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Late last year the Ontario Human Rights Commission expanded its definition of ‘creed’ under the Ontario Human Rights Code. Then in April, the Ontario Human Rights Tribunal ruled that birth miscarriages are a form of disability that could require accommodation, such as time off for the grieving or recovering employee who had been pregnant. Similar decisions that would place an even greater duty on employers are likely to follow.

The big question for employers struggling to meet existing employment law and human rights requirements: Where will this widening scope of accommodation requirements eventually end? To reiterate, employers are obligated to accommodate employees to the point of undue hardship, even if it means incurring direct costs or some form of inconvenience.

But what many employers fail to grasp is the full extent of those accommodation obligations—a challenging task, particularly in the absence of a trained HR professional or a qualified employment lawyer—let alone how to comply on a consistent basis with local human rights and employment legislation.

Non-compliance is not an option, but legal challenges resulting from a failure to accommodate an employee’s needs are avoidable. Here are five key accommodation best practices to keep in mind:

1. Don’t ignore your duty to accommodate

Many employers will claim ignorance after the fact when an employee alleges that her requests for accommodation have gone unheeded. Human rights legislation across Canada doesn’t require employers to predict every aspect of their employees’ accommodation needs, but do require them to act when those needs become evident.

The simple solution is to be proactive and, in cases where an employee is clearly struggling to fulfill her duties or her job performance is slipping, make inquiries to determine the reason why.

At the same time, remember that your obligation to accommodate employees is limited to the requirements set out in your province’s human rights code. Going above and beyond those accommodation requirements may be a noble gesture that will help drive engagement and boost your employer brand, but it can also create new challenges. For instance, it could create an HR precedent across your organization that you may not be able to consistently provide, which may lead to perceptions of unfairness.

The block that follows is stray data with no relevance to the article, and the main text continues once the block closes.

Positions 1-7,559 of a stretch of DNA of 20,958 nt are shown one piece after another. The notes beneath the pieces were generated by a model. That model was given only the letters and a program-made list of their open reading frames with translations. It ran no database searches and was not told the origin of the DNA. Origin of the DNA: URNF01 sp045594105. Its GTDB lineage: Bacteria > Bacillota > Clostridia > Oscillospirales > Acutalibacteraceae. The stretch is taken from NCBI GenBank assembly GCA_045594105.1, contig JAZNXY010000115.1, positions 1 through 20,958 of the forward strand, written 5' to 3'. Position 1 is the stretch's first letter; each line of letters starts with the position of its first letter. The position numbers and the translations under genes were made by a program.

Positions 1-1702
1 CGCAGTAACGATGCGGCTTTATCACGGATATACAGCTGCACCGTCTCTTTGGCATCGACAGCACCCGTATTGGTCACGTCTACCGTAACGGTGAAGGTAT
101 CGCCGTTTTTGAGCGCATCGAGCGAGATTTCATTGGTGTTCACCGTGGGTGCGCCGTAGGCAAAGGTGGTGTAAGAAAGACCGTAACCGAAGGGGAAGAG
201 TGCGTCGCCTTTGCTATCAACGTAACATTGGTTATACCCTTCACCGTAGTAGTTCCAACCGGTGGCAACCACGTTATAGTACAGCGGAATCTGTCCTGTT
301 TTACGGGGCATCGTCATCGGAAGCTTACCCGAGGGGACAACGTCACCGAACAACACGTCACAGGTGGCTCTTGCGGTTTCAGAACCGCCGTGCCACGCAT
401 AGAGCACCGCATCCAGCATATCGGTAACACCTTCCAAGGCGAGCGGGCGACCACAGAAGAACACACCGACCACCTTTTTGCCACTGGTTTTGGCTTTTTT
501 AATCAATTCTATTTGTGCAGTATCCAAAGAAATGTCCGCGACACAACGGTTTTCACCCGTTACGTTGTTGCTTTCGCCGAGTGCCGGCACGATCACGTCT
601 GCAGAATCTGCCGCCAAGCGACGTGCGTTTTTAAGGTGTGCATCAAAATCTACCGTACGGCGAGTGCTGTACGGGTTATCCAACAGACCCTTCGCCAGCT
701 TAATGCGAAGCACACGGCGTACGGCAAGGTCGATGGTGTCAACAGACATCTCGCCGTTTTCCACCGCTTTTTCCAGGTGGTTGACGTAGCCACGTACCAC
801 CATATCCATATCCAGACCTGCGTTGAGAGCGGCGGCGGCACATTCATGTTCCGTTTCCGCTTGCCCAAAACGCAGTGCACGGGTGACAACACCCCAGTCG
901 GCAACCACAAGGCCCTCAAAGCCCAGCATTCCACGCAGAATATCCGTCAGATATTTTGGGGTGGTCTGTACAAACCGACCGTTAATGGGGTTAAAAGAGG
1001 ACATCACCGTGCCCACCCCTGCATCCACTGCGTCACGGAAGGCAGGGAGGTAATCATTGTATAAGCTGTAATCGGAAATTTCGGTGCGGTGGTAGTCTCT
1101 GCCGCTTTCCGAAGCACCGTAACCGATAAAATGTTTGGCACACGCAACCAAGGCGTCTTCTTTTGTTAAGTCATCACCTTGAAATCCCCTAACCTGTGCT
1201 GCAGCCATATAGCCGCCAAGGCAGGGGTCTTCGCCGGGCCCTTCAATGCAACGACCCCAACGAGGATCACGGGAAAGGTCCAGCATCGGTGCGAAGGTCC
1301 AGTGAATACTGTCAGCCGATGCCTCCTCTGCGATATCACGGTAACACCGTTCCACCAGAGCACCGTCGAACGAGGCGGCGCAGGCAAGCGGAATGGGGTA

2. Assess accommodation requests on a case-by-case basis

While the scope of accommodation requirements are broadening, human rights tribunals expect employers to investigate an employee’s requests and accommodate in accordance with that individual’s specific needs. If a staff member needs time off to manage a long-term illness, for example, that doesn’t mean that exact same accommodation should be automatically afforded to employees experiencing similar conditions or prognoses.

3. Gather the right information

This is where organizations need to invest the time, expense and effort. I often work with employers who fail to understand exactly what information they can and cannot request from employees who are making accommodation requests.

Disability-related requests are a particular challenge for many employers. To be clear, employers are not allowed to ask employees to explain their diagnosis, but they can ask for a prognosis to determine a return-to-work date, whether the employee will be able to fulfill their normal workplace duties, or to determine necessary workplace accommodation requirements.

4. Be sure to follow up

Employees are often accommodated indefinitely or beyond human rights code requirements because employers fail to track their progress and potential changes to a prognosis that could alter their work status or accommodation requirements. Arrange periodic follow-up calls or meetings with employees to review their accommodation needs and remember that you are not required to return an accommodated employee to meaningless work that adds no value to the organization.

5. Accommodation is a two-way street

Many employers believe they have a duty to offer perfect accommodation, but that’s simply not the case. Employee accommodation often entails compromise and employees are required to cooperate with an employer’s accommodation efforts.

Remember, you have a duty to accommodate to the point of undue hardship, but not beyond. By inquiring into an employee’s needs thoroughly when developing an accommodation plan, you have the opportunity to also highlight your organization’s needs and make the case as to why certain requests may or may not be reasonable.

Laura Williams is an employment lawyer and founder of Williams HR Law in Markham, Ont. She has more than 15 years experience providing proactive solutions to employers aimed at reducing workplace exposures to liability and costs that result from ineffective and non-compliant workplace practices.


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